Council Update: October 2017

LS20.1: Prohibited Animals Review

As part of the changes to the prohibited animal bylaw, Ward 13 will become one of the four test pilots for areas that will allow backyard chickens.  City Staff are developing and implementing this pilot project with conditions to include Residential be required to register with the city, be allow no more than four hens per property, no roosters, comply with Chapter 349, Article III, Care of Animals and all other applicable laws, would be restricted as to location of the hen enclosure on their properties. The Manager of Licencing and Standards is currently working out the rules and regulations in this regard, which I will share with you as soon as they become available. 

 EX27.8: Ravine strategy for Toronto

I am happy to share that Council adopted a new Ravine Strategy for managing the City's ravine system, directing that an implementation plan be developed and a Ravine Leaders Table convened. We also asked Staff to consider incorporating the concept of ecological integrity into the final strategy. As ravines play an important role in Ward 13's landscape, I look forward to being involved in further discussions.

 MM32.41: Acceleration of Vision Zero planning

Council advised Transportation Services to include options that will accelerate Vision Zero planning, including the acceleration of the School Safety Program. This has been a key priority in our ward, as we work with our schools, school councils, and parents to make our streets safer.

PW23.8: Free-Floating Car-Share Pilot and Interim Policy

I was pleased to see that the car-share pilot project was returned to Staff for further study before the pilot begins across the City. While I am a large supporter of car-share programs, we need to ensure that those paying for on-street parking permits are not left with increased hardship due to the pilot. I have met with car-share companies, and they have agreed to work with the City to have better criteria and regulations moving forward so the pilot will work for car-share users, and private vehicle owners alike.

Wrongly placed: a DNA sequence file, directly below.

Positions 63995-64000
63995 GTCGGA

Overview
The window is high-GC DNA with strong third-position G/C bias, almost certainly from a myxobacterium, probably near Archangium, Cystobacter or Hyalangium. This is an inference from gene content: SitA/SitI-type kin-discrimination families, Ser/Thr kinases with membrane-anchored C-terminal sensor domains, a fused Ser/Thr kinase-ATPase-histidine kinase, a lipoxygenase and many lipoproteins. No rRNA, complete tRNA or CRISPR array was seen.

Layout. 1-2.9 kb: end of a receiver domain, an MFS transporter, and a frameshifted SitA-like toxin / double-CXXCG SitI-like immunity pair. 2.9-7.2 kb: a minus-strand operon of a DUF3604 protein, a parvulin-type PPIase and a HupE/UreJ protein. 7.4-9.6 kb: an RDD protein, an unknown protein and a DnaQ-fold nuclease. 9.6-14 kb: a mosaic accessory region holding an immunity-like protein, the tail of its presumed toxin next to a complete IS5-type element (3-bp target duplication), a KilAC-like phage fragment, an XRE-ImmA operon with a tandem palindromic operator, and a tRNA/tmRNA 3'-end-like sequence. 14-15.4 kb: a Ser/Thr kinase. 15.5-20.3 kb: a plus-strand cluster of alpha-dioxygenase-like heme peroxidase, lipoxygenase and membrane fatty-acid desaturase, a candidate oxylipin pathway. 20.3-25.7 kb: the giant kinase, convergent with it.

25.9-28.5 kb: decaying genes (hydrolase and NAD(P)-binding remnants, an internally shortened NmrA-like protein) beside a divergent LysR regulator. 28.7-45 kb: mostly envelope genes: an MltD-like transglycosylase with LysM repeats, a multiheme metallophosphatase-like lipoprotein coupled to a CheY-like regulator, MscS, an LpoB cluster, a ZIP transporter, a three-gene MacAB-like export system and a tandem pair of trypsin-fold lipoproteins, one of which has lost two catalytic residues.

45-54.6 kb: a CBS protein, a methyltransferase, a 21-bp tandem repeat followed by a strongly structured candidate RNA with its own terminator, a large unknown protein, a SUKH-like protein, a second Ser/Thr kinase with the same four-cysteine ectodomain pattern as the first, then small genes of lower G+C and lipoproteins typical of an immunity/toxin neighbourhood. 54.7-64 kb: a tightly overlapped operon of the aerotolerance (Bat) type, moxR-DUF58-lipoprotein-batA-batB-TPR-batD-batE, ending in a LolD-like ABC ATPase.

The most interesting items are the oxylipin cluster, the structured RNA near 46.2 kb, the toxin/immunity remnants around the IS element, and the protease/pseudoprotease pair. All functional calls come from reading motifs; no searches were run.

EX27.14: Creating 298 Affordable Rental Homes in Toronto: Results of the 2017 Open Door Call for Applications

This report outlined the results of the inaugural Open Door Program Call for Applications and recommends seven development proposals for Council approval, representing 298 affordable rental homes across the City. The program is designed to scale up City efforts to achieve Toronto’s targets of creating 5,000 affordable rental homes and 2,000 affordable ownership opportunities for low- and moderate-income residents. There were 13 units approved for Ward 13 within this report.

EX27.15: Creating new Affordable Rental Housing  

Council authorized financial incentives for the construction of 600 new affordable rental homes. The City incentives include exemptions from development-related charges as well as from municipal taxation.

Council Update: July 2017

TransformTO climate action plan  

After a month's delay I am thrilled to share that City Council unanimously approved the TransformTO action plan to reduce greenhouse gas emissions in Toronto by 80 per cent by the year 2050. TransformTO identifies strategies and goals to transform Toronto's buildings and energy, transportation and waste systems by 2050. I was honoured to be a member of the committee that brought forward these recommendations, and look forward to implementing these actions across the City. Now, we need to get the necessary funding to implement this recommendations into the 2018 budget!

Implementation of Tenants First strategy